Problems with a IPv6 only network

In my last post I talked about running a pure IPv6 network, as part of my ISP building project, but still allowing access to resources on the internet currently only available via IPv4.

This works well assuming all the clients on the local network are IPv6 capable, unfortunately this is not always the case. There are legacy devices that do not understand IPv6.

This is a real problem with IoT devices that are either no longer being maintained or just that have hardware that is incapable of using anything other than IPv4. There is also a small problem that a IP cam with a IPv6 address is probably available to the world with out some firewall rules or a ACL limiting access to the local /64, but those are problems for another day…

Another issue is hard coded IPv4 addresses in legacy applications, this is a problem even if the OS/device supports both IPv4 & IPv6 but is only connected via IPv6.

There is are a few of solution to both these problems.

Dual Stack networks

The simplest is to just run a dual stack network supplying both IPv4 & IPv6 all the way from the end device to the edge of the ISPs network. While this works it either means using lots of IPv4 addresses in the ISPs internal network and probably 2 layers of NAT (one at the customers router and then CGNAT at the edge of the ISPs network) assuming the ISP is not handing out publicly routed IPv4 addresses directly to customers.

464XLAT

464XLAT -> 4 to 6 to 4 X transLATion and the X can be either a Client or Provider.

464CLAT comes in 2 main types

464CLAT – on host

464CLAT works by doing the conversion from IPv4 to IPv6 on the client. This works for sites that are only available via IPv4 and for hard coded IPv4 addresses. It all happens in the TCP/IP stack on the host OS. For this to work the OS needs a way to work out what the DNS64 prefix is.

This paper discusses methods for a client to determine the NAT64 prefix. It suggests that the simple method of looking up the IPv6 address of a hostname known to only have a IPv4 entry ipv4only.arpa and using returned address (This behaviour is described in rfc7050).

There is an important step to validate that the address is returned is valid, because DNS64 breaks DNSSEC it takes a few extra steps.

  • Make a IPv6 (AAAA) look up for ipv4only.arp with DNSSEC checking disabled
  • Make a reverse (PTR) lookup of the IPv6 address 64:ff9b::c000:ab
  • This should return a pointer to a fully qualified domain name for a host in the ISPs domain (nat64.hardill.me.uk).
  • Finally make a IPv6 (AAAA) lookup for this hostname, which should return the same IPv6 address and a valid DNSSEC signature (RRSIG AAAA) record signed by the ISPs domain keys.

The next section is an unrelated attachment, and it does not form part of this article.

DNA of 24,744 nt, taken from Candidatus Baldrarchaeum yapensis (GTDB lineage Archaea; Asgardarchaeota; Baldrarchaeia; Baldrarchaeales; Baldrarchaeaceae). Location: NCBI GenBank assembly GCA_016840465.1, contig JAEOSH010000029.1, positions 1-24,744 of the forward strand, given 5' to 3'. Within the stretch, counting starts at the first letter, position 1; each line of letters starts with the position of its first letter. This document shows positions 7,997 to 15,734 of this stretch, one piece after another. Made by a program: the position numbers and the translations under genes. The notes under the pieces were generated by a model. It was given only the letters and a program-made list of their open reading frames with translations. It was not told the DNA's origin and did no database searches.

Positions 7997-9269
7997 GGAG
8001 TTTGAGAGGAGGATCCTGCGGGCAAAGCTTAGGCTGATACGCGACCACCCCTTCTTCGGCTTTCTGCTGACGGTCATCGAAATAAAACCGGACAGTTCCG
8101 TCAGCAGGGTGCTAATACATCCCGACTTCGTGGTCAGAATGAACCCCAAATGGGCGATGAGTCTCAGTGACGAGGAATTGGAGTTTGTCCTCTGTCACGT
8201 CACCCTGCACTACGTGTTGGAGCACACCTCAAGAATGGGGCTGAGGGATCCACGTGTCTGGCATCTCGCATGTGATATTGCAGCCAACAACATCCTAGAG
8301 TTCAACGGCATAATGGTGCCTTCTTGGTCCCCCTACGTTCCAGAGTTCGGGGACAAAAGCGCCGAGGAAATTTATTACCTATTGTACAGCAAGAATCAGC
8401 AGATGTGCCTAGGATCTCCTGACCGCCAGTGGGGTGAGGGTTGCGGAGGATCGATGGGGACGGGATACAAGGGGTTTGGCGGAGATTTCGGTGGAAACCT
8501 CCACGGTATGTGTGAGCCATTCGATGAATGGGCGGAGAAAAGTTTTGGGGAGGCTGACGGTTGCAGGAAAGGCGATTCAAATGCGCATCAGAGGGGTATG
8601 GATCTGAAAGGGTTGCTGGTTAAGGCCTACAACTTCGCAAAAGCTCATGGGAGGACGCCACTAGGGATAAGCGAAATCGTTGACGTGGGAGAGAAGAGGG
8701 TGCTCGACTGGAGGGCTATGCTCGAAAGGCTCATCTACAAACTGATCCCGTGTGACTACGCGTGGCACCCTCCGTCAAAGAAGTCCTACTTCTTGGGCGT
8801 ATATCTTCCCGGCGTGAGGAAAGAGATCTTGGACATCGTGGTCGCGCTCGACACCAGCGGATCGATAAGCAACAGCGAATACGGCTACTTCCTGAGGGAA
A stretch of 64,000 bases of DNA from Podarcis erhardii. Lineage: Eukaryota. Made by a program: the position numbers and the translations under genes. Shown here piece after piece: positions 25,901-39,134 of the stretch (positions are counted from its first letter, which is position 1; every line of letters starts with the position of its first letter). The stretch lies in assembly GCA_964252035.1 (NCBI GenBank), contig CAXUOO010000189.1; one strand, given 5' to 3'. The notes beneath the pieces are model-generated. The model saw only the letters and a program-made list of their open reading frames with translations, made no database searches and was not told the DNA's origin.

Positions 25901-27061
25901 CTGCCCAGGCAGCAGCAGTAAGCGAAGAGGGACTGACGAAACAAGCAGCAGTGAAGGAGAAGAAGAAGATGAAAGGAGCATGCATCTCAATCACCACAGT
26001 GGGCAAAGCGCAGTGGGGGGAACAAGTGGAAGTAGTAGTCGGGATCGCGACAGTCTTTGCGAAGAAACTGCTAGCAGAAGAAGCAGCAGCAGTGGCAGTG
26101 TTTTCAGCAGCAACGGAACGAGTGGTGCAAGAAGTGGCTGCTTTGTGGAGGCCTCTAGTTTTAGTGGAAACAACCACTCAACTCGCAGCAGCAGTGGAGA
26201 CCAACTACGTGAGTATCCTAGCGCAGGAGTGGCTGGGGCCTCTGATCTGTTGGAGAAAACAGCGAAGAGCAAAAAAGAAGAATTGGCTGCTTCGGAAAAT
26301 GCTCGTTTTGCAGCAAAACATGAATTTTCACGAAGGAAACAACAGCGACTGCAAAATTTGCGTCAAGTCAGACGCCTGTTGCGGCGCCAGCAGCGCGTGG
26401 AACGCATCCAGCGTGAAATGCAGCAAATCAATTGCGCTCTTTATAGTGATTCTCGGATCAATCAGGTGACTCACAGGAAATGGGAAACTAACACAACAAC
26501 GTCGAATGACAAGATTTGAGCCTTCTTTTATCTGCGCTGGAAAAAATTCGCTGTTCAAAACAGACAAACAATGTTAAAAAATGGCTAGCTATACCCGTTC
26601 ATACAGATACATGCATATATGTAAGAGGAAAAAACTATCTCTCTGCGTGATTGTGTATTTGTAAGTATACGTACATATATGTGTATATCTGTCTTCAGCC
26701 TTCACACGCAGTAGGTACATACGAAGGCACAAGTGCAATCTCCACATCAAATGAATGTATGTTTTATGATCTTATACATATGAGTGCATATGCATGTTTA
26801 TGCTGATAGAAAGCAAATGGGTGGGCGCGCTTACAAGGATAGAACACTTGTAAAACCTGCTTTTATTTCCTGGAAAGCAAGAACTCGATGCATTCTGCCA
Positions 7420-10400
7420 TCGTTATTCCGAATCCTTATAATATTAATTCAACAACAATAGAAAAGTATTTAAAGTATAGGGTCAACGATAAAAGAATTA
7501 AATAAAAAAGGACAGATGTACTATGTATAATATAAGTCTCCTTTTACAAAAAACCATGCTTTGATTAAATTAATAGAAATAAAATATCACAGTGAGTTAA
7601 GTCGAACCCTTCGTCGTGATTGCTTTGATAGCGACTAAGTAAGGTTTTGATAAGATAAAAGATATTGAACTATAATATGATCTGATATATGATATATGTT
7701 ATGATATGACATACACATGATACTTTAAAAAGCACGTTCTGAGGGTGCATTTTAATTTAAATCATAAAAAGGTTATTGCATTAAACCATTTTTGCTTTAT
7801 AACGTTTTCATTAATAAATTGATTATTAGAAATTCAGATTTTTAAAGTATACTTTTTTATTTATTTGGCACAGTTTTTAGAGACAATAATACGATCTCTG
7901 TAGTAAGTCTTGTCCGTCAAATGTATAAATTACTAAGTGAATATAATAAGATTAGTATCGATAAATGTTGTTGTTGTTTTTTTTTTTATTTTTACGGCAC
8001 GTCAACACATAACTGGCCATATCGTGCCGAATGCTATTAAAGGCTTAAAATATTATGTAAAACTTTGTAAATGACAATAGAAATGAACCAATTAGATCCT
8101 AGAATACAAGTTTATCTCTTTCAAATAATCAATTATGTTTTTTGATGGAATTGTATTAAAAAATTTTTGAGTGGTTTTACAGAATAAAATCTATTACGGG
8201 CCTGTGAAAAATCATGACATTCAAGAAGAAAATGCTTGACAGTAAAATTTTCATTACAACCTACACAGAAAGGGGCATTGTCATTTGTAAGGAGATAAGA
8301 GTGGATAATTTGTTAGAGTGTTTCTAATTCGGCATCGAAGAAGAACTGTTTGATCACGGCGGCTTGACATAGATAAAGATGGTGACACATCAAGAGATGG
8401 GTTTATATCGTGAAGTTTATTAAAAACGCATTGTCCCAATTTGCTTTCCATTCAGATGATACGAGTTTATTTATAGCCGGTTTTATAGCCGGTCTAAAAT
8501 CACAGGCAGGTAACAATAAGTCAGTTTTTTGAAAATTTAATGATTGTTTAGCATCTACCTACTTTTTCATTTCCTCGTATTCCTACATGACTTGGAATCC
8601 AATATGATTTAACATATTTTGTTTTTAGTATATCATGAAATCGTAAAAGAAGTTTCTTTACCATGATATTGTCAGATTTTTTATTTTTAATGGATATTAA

All of the required parts for this are running on my test network, I just need to attach some client devices to see if it works.

464CLAT – on router (Stateless translation)

This is a form of dual stack network, but it limits the dual stack to just the customer side of their router.

In this case the client network runs both native IPv6 and a RFC1918 range IPv4 and the clients router does the conversion by adding the IPv6 prefix. As well as running DHCPv6/SLAAC for IPv6 addressing it also runs DHCPv4 and hands out IPv4 addresses.

This works for devices that can’t support IPv6 (e.g. cheap IoT devices) and you still get to run a IPv6 only network in the ISP network.

The router generates it’s own prefix from the publicly routed IPv6 range it’s been allocated for it’s client side network. It then uses this prefix to generate 1 to 1 IPv6 addresses for each IPv4 address it hands out.

Jool can also be used to handle this in SIIT mode, you have to tell it what the input IPv4 range is and the IPv6 prefix it can work with.

#!/bin/sh
modprobe jool_siit
jool_siit instance add "example" --iptables
jool_siit -i "example" eamt add fd12:3456:789a:ff46:2::/96 10.99.0.0/24
sysctl -w net.ipv4.ip_forward=1
sysctl -w net.ipv6.conf.ppp0.accept_ra=2
sysctl -w net.ipv6.conf.all.forwarding=1
ip6tables -t mangle -A PREROUTING -j JOOL_SIIT --instance "example"
iptables  -t mangle -A PREROUTING -j JOOL_SIIT --instance "example"

Here I’ve hardcoded the IPv6 prefix, but for a real deployment we would need to use a delegated IPv6 prefix that is routed to the gateway. This should be run using the script option for dhcp6c when the prefixes are delegated.

interface ppp0 {
	send ia-na 0;
	send ia-pd 0;
	script "/etc/dhcp6c/reply.sh";
};
id-assoc na {
};
id-assoc pd 0 {
  prefix-interface eth1 {
    sla-len 0;
    sla-id 1;
  };
};

This config takes the /64 prefix and assigns it to eth1 for clients to use as part of SLAAC. I’m still working out how to extract the second /96 prefix and pass it to the script.

We can then update the script that starts jool as follows and point to it in the dhcp6c.conf file so it gets run once the network is up.

#!/bin/sh
IPv6=`ip -o -6 a show dev eth1 | awk '/global/ { print $4 }'`
PREFIX=`subnetcalc $IPv6 -n | awk '/Network/ { print $3}'`
IPv4=`ip -4 -o a show dev eth1 | awk '/global/ {print $4}'`
SUBNET=`subnetcalc $IPv4 -n | awk '/Network/ {print $3}'`
#need to make sure this only runs once
modprobe jool_siit
jool_siit instance add "example" --iptables
jool_siit -i "example" eamt add fd12:3456:789a:ff46:2::/96 $SUBNET/24
sysctl -w net.ipv4.conf.all.forwarding=1
sysctl -w net.ipv6.conf.all.forwarding=1
ip6tables -t mangle -A PREROUTING -j JOOL_SIIT --instance "example"
iptables  -t mangle -A PREROUTING -j JOOL_SIIT --instance "example"

464PLAT

This is usually just the NAT64 we talked about in the last post running in the ISPs network.

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